8.50am: Brexiter MPs voice support for May’s legal changes to Brexit deal
Politicians preparing to vote on Theresa May’s renewed Brexit deal this evening are waiting to hear whether or not the changes mean the UK will not be tied to EU rules indefinitely.
MPs rejected May’s deal in December by a record margin of 230 votes – a historic defeat for a sitting government.
Since then the Prime Minister has been pressing Brussels for legal changes to her deal, but EU leaders have ruled out any renegotiation of the withdrawal agreement.
However, May last night came to parliament to claim she has won legal changes to her deal in a bid to make it more palatable to MPs.
Shadow Brexit secretary Keir Starmer said this morning that there was nothing in May’s changes to give the UK a legal mechanism to quit the backstop early.
He added: “Having studied the documents, I would be surprised if they are sufficient to enable the Attorney General to change the central plank of his December legal advice.”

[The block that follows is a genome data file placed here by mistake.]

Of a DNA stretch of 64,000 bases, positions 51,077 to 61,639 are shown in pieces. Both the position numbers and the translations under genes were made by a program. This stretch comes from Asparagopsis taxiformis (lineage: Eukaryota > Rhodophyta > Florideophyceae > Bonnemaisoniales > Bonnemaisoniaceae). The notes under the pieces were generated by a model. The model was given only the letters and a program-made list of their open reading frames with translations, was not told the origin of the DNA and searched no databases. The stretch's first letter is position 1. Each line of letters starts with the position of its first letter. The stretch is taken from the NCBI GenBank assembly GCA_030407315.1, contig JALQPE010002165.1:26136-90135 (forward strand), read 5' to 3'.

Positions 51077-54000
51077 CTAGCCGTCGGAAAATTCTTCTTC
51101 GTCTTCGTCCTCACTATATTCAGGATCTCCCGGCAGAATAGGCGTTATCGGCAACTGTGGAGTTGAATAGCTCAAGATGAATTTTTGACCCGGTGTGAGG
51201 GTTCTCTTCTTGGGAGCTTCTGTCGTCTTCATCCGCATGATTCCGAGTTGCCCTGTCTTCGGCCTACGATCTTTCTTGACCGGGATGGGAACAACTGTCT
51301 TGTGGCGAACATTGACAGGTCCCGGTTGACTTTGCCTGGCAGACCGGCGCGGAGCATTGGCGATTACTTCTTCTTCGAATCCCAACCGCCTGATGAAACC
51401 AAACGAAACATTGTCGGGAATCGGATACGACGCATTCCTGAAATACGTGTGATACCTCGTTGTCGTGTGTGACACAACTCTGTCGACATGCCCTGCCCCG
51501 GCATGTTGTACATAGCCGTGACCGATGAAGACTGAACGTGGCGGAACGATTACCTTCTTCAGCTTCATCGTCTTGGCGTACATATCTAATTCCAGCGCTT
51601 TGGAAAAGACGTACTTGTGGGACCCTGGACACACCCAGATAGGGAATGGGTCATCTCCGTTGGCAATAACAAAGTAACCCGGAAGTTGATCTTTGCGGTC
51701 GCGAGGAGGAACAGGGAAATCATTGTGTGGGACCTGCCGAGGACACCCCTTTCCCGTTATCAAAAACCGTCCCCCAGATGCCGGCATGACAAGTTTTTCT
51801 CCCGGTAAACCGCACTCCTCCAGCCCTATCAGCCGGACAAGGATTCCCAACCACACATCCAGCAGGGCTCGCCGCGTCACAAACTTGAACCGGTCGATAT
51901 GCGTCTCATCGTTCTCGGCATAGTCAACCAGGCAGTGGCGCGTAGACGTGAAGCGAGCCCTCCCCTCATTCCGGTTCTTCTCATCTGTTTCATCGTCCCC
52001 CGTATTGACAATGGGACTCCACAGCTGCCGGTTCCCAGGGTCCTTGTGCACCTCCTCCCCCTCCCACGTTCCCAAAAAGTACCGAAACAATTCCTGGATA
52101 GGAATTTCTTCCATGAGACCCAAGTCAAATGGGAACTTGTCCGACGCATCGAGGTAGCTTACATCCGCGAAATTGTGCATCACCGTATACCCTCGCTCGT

Four Labour MPs said this morning that they will vote against May’s deal later today.
Meanwhile Channel 4’s Jon Snow reported that attorney general Geoffrey Cox said May’s deal fails to change his advice – but that he has been told to find a way to make it work.
Meanwhile key Brexit figures have come out in support of May’s deal.
Environment secretary Michael Gove claimed the changes secured by May show the EU has made “a legally binding commitment” to prevent the backstop from becoming permanent.
A defeat in parliament would leave Brexit at risk of being “delayed and diluted”, he told BBC Radio 4’s Today programme, saying it is “make your mind up time” for MPs.
Former Brexit secretary David Davis, a longtime critic of May’s Brexit strategy, added that he may in fact vote for the deal.
“It all hinges on what Cox says,” Davis told Talk Radio. “If Cox says that this has legal force – the requirement on alternative arrangements, date, arbitration … all those together make this just about acceptable to me.”
If May’s deal is defeated in parliament tonight, it will trigger a second vote tomorrow where MPs will vote on whether to leave the EU without a deal on 29 March.
If they vote not to, the UK will stay on track to depart at the end of the month, but a third vote will occur on Thursday to decide on whether to delay Brexit.